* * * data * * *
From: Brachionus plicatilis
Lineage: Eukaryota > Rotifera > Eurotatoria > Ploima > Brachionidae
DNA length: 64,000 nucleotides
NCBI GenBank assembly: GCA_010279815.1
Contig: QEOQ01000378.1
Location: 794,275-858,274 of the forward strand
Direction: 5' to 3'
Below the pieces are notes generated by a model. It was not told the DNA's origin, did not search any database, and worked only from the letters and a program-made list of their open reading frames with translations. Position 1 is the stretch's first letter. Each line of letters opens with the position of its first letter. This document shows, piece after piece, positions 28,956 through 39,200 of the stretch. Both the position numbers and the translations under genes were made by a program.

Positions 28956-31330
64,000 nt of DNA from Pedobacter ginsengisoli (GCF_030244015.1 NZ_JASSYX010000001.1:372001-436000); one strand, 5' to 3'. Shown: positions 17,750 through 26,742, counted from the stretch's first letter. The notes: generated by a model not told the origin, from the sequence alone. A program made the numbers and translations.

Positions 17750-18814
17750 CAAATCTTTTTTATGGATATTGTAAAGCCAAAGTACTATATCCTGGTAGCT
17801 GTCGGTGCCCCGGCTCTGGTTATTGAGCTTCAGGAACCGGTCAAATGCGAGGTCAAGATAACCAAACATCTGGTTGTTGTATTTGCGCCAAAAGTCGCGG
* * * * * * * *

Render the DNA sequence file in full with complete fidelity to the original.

From: Brachionus plicatilis
Lineage: Eukaryota > Rotifera > Eurotatoria > Ploima > Brachionidae
DNA length: 64,000 nucleotides
NCBI GenBank assembly: GCA_010279815.1
Contig: QEOQ01000378.1
Location: 794,275-858,274 of the forward strand
Direction: 5' to 3'
Below the pieces are notes generated by a model. It was not told the DNA's origin, did not search any database, and worked only from the letters and a program-made list of their open reading frames with translations. Position 1 is the stretch's first letter. Each line of letters opens with the position of its first letter. This document shows, piece after piece, positions 28,956 through 39,200 of the stretch. Both the position numbers and the translations under genes were made by a program.

Positions 28956-31330
64,000 nt of DNA from Pedobacter ginsengisoli (GCF_030244015.1 NZ_JASSYX010000001.1:372001-436000); one strand, 5' to 3'. Shown: positions 17,750 through 26,742, counted from the stretch's first letter. The notes: generated by a model not told the origin, from the sequence alone. A program made the numbers and translations.

Positions 17750-18814
17750 CAAATCTTTTTTATGGATATTGTAAAGCCAAAGTACTATATCCTGGTAGCT
17801 GTCGGTGCCCCGGCTCTGGTTATTGAGCTTCAGGAACCGGTCAAATGCGAGGTCAAGATAACCAAACATCTGGTTGTTGTATTTGCGCCAAAAGTCGCGG